The three Game Changers category was fun to explore. I’ve been consulting for three and a half years and have worked mainly outside of my home state of Indiana. Most of my work has also been in conjunction with Advanced Learning Partnerships. I love the work I get to do with them, and my mindset is in direct alignment with the company’s principles. There have been several events this year, however, that have expanded my views and shifted my priorities. I mentioned earlier about connecting with Dan Greenwald. He led me through a 30-10-0 coaching cycle that helped me refine my processes and procedures while helping me redefine my professional goals. I can’t speak enough about the importance of coaching. I am the coach in most of my professional relationships, and it was energizing to be on the other side of the table for my own coaching cycle. Then, in June, I attended my first ISTE and met Jerry Grauman, Ryan Legundi, and Braydon Moreno of ROBO 3D. A conversation with Jerry where I shared my belief that STEM strategies should be integrated throughout every content area led to a partnership with Manuel Herrera to create professional development programming for ROBO 3D and MyStemKits centered on design thinking in the classroom. While I often create new training workshops, this was the first major development I’ve undertaken in this area. A final game changer for 2018 for me was reconnecting with Joel Fenske of Huston Tech. In previous conversations, I thought I could only support their company by providing training on SMART technology solutions. Joel and I have had many conversations in the latter part of 2018, however, that explores a much deeper partnership within the company. These conversations helped broaden my views on how I can further support school systems in Indiana, and bring value to businesses in every industry.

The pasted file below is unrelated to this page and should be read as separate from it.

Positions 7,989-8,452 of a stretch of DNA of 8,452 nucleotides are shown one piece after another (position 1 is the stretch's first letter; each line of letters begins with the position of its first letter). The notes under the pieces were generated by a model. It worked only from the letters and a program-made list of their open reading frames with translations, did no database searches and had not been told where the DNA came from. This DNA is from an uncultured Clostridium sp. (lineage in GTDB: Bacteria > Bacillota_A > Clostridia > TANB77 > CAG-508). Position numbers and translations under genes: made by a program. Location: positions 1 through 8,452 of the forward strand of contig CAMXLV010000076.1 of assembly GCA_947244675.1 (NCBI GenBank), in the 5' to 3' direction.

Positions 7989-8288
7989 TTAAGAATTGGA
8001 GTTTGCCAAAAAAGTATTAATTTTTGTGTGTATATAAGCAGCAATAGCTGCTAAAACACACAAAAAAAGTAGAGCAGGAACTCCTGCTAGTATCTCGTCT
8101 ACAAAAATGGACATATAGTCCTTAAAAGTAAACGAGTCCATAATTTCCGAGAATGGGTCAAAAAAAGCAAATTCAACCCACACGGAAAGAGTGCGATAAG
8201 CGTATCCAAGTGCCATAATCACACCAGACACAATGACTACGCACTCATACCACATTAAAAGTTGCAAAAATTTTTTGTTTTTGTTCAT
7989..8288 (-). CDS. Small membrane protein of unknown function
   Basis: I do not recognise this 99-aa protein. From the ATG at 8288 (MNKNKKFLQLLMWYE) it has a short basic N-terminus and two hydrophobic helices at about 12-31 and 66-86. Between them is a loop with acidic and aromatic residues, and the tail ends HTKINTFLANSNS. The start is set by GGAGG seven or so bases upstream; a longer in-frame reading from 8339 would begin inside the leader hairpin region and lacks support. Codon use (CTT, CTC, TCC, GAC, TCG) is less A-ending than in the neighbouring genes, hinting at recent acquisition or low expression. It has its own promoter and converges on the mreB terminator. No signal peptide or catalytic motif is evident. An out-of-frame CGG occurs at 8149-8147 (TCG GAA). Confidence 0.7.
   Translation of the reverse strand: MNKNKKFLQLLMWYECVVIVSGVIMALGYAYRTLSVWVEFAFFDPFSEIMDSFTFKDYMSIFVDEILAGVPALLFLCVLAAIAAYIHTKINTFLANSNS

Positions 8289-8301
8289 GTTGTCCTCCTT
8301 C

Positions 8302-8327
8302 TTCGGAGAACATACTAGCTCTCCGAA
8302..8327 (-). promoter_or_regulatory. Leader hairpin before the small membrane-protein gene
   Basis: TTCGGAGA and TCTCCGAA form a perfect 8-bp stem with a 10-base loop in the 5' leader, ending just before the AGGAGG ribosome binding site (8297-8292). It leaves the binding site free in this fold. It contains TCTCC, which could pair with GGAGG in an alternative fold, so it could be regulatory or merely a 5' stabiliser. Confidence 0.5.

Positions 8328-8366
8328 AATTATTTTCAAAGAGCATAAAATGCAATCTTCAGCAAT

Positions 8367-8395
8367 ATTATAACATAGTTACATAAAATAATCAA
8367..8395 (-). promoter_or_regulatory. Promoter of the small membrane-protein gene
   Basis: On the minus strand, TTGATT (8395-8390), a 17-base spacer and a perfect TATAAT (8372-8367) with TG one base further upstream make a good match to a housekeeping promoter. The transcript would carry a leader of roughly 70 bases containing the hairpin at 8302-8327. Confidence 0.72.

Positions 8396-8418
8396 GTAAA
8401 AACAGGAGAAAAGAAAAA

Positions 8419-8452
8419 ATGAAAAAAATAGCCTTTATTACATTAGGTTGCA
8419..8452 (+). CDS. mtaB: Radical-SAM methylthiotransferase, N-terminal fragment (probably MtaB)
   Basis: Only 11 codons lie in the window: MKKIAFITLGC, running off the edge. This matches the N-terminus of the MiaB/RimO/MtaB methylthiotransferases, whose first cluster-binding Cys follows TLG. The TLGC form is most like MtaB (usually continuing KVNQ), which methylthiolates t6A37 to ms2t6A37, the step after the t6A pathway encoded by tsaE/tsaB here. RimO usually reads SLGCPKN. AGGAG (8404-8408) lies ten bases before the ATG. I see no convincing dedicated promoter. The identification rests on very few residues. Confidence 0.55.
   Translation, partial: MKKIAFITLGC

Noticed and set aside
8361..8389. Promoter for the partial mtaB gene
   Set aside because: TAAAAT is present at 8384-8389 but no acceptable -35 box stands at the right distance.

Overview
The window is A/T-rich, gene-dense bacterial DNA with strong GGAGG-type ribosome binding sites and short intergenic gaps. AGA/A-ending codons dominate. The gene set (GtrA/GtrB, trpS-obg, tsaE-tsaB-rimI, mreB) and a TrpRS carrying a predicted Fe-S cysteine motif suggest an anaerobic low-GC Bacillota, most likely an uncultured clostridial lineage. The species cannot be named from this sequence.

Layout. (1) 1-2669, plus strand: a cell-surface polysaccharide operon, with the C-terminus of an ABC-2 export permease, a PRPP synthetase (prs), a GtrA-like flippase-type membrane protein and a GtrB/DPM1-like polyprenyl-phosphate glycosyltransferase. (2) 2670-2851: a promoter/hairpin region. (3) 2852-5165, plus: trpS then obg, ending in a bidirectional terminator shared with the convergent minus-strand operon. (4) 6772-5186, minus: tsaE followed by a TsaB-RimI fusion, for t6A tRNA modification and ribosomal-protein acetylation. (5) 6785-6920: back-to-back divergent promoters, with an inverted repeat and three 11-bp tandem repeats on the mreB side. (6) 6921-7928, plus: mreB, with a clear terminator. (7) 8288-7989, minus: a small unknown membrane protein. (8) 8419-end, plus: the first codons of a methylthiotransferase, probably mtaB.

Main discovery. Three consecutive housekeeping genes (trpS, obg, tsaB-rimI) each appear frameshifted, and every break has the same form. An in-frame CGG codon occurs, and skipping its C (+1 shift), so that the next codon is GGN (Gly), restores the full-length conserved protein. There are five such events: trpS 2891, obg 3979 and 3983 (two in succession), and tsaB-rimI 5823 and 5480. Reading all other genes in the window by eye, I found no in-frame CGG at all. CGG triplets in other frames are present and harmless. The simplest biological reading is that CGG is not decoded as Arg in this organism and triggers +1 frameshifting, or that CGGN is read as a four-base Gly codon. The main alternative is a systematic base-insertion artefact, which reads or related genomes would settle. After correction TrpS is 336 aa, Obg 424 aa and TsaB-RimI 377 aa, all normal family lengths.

It’s fairly obvious to know what I spent 2018 focusing on: developing relationships, trying new things, and creating new programs. All bring me a deep level of gratitude and energy to continue growing. Finding three things I forgot was almost as difficult as finding disappointments. I feel like I’m a pretty organized person, and I’m very driven so the only item that made this list is my book. I definitely didn’t forget about it, but I didn’t make it the priority that I wish I had.

This process was thought-provoking, encouraging, and fun. How will I use my reflections to inform my plans for 2019? Well, number one: I’m finishing that book! I’m also going to push myself to recognize my value and take more risks in putting that out into the world by submitting more proposals to present, produce more video blogs (another highlight was having a vlog nominated for an award with Nexus Education!), and exploring more connections for possible partnerships.

For now, I’m going to ruminate on these reflections a bit before fine-tuning them into new goals and action steps for 2019. If you decide to go through this process yourself, I’d love to hear your thoughts on it. Here’s to ending 2018 strong!